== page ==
Originally Posted by OldFrog75
I was taught the onus is on the boat entering the fairway from the fingers/slips to post a lookout, give a warning signal (whistle, horn, etc.), proceed at a slow enough speed to avoid a collision
, and ultimately yield to boats already in the fairway, similar in concept
to vehicles proceeding up an on-ramp to a freeway yielding to cars already traveling on the freeway.
IME, they only put "Yield" signs on the on-ramps in the US. In most of the civilized world, there are "Merge" signs, and incoming traffic is expected to smoothly join the traffic flow.
That said, I agree that the rule
2 normal observance would be for the boat entering the larger channel to do so cautiously, but given that there are no explicit rules to that end, and unlikely "Yield" signs at the mouth of the finger channel, it would be hard to give it the most weight.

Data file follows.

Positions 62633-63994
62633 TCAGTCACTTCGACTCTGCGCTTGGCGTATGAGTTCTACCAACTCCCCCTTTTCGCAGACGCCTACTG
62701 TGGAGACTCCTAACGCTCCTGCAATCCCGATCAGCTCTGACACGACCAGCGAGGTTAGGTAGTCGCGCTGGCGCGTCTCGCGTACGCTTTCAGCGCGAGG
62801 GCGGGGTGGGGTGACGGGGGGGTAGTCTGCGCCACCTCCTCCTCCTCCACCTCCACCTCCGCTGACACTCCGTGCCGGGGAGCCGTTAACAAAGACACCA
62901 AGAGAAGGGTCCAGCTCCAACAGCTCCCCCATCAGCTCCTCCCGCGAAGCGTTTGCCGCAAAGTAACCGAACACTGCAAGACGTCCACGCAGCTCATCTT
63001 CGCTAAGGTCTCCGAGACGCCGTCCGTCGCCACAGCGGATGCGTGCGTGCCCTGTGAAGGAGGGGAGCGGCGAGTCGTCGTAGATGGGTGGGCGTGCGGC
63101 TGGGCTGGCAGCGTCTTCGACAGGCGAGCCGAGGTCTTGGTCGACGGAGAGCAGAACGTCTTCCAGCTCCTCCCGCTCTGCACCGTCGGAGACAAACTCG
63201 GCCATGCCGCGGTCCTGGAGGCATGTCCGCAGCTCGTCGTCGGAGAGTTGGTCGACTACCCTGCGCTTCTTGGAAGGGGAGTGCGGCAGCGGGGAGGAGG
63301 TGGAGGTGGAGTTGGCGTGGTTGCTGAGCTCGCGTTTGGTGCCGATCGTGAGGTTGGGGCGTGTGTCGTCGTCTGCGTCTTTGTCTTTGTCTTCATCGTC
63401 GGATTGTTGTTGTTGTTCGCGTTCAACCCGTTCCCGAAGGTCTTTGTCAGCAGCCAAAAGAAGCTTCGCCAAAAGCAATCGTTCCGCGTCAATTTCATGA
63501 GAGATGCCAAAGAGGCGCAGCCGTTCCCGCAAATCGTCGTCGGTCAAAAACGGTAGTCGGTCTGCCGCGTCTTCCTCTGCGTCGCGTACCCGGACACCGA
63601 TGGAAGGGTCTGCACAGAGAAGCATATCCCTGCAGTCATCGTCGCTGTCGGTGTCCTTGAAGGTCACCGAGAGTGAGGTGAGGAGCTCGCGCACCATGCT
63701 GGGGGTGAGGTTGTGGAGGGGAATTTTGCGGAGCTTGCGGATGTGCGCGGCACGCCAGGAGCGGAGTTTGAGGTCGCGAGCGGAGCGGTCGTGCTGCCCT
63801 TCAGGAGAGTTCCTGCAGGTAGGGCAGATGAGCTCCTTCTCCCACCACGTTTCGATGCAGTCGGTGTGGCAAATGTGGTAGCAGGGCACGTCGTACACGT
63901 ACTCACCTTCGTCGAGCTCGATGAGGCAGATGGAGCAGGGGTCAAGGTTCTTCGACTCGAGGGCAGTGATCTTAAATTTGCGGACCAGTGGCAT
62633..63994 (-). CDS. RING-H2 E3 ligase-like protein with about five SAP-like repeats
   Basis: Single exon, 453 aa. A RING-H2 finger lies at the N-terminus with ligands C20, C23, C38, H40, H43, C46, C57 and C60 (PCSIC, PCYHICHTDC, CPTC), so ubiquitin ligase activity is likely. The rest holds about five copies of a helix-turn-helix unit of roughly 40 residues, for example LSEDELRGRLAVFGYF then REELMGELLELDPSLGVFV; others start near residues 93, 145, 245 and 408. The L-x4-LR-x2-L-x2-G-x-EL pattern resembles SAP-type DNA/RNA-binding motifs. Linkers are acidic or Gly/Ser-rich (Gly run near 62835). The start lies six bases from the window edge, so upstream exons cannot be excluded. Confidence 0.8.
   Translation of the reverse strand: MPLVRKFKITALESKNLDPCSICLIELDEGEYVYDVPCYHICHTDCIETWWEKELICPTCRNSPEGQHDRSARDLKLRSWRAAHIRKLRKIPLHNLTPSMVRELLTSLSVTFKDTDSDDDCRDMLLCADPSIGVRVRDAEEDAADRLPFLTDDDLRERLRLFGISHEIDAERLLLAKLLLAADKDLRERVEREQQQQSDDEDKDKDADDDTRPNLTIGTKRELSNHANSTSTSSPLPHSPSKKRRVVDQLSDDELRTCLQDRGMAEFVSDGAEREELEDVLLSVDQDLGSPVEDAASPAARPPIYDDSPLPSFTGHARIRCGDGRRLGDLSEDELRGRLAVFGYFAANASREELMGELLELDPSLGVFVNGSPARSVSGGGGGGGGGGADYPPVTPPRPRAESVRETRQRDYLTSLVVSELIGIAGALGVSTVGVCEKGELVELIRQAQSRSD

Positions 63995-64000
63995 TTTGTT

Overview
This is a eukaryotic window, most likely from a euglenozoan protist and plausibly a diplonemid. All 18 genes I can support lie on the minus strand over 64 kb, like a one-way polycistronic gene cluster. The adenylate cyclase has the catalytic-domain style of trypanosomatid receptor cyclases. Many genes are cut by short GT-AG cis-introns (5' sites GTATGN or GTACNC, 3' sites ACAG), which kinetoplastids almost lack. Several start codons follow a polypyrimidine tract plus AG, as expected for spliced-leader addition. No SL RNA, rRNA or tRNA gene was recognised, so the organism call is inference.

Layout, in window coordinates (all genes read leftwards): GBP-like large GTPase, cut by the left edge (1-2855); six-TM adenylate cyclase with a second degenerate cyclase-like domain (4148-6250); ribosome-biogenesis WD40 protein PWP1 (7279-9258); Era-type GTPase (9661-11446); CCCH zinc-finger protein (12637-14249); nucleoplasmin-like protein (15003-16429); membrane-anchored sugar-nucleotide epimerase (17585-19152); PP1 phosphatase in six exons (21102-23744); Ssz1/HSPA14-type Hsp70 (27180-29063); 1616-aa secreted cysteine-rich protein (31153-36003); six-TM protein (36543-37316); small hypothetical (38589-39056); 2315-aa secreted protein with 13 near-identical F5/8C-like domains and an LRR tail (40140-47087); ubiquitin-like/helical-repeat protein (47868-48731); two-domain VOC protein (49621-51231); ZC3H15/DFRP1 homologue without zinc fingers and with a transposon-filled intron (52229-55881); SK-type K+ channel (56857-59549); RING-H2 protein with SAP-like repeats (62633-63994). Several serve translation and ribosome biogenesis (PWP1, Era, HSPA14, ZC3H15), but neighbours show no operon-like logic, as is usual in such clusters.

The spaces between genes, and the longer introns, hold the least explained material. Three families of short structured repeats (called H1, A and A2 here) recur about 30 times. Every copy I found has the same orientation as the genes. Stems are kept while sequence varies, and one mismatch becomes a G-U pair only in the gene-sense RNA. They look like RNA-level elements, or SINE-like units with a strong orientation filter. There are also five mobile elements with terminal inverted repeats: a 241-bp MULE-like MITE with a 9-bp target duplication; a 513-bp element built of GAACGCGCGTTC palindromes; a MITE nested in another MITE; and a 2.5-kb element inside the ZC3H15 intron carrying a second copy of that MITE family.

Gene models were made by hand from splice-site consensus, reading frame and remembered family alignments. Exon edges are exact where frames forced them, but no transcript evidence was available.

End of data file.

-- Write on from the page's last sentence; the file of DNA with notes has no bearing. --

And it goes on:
IMO, the other rules that apply are, in no particular order:
6 - both vessels; obviously if neither could stop in time to avoid collision
, they were both going too fast;
9(f)/34(e) - both vessels; although I consider it impractical for vsl 1 to sound a prolonged blast passing every obscured finger channel, so would weigh more heavily on vsl 3;
15 - the rules don't make a distinction about relative size of channels, so this is a crossing situation and vsl 1 failed to keep clear of vsl 3; by extension rules 8 and 16 also apply, and a fail of rule
17 for vsl 3.
I would split the blame vessel1 60%/vessel3 40%.